Aim: The optimal antiproteinuric dose of aliskiren is unknown. This study compared the effect of placebo and increasing doses of aliskiren on urinary albumin excretion rate (UAER).
Methods: The trial was a double-blind crossover design. Twenty-six patients with type 2 diabetes mellitus, hypertension and albuminuria were randomised to 2-month treatments with placebo or aliskiren 150 mg, 300 mg or 600 mg once daily, in random order. Primary endpoint was change in UAER; secondary endpoints included changes in 24-h BP, GFR, biomarkers and components of the renin-angiotensin-aldosterone system.
Results: Placebo geometric mean UAER was 350 mg/day, mean 24-h BP was 137/81 (SD 12/9) mmHg, GFR was 85 (SD 26) ml min(-1) 1.73 m(-2). Aliskiren 150, 300 and 600 mg daily reduced UAER significantly by 36% (95% CI 17-51), 48% (33-60) and 52% (38-63) respectively (p < 0.001) compared with placebo. UAER reduction during the 600 mg dose was not significantly different from the 300 mg dose. Twenty-four-hour systolic BP was reduced by 4.5, 8.0 and 9.2 mmHg versus placebo, significant for 300 and 600 mg (p < or = 0.001). Twenty-four-hour diastolic BP was reduced by 3.0, 4.1 and 4.4 mmHg, significant versus placebo (p = 0.019, p = 0.001 and p < 0.001). GFR was reduced by 3.0, 5.1 and 6.5 ml min(-1) 1.73 m(-2). hsPRA was reduced by 63%, 70%, and 82% (p < 0.001 for all). Adverse events, most frequently dizziness and fatigue, occurred during all doses.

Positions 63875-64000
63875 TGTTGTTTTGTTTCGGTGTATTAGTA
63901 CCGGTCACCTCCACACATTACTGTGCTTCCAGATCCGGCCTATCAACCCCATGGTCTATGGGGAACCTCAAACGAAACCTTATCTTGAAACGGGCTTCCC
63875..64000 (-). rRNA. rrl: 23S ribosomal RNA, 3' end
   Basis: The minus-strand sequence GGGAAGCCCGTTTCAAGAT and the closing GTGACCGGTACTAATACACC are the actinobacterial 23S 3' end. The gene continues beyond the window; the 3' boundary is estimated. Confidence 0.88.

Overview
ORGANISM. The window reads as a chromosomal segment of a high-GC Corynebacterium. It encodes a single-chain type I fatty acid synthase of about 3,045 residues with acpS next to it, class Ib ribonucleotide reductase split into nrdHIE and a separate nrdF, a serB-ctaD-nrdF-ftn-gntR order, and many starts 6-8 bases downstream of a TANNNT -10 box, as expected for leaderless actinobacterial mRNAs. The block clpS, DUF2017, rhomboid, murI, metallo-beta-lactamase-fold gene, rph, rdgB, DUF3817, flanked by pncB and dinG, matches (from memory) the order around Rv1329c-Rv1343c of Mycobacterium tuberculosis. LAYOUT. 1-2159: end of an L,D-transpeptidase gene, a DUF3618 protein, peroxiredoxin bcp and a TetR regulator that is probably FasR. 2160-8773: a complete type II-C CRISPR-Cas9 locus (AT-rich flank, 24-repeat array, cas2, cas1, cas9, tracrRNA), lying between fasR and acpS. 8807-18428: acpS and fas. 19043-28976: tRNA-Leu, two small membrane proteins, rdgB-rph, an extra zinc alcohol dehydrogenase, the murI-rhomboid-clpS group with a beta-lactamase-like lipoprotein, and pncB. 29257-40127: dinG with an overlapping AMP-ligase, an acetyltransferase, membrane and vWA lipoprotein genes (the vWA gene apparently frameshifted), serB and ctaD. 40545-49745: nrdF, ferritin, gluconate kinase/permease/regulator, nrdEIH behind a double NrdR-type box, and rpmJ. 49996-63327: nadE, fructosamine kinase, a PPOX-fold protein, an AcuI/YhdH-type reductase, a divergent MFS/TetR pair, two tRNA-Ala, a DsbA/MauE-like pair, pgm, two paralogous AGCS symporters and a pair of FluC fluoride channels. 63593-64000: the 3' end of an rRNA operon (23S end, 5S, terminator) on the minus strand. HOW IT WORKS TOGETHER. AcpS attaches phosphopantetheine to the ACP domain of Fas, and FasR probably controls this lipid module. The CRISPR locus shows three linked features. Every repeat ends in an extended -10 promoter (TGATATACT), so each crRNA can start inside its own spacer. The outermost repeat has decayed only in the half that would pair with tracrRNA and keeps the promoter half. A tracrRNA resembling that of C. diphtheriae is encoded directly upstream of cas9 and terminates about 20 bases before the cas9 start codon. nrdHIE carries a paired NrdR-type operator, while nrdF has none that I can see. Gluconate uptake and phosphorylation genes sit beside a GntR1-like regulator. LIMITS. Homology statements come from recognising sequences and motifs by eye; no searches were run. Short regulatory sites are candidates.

Conclusions: In patients with type 2 diabetes mellitus, hypertension and albuminuria there is no improved antiproteinuric effect when using 600 mg aliskiren daily compared with the maximal recommended antihypertensive dose of 300 mg.
Trial registration: Clinicaltrials.gov NCT00464776
Funding: Novartis Pharma AG.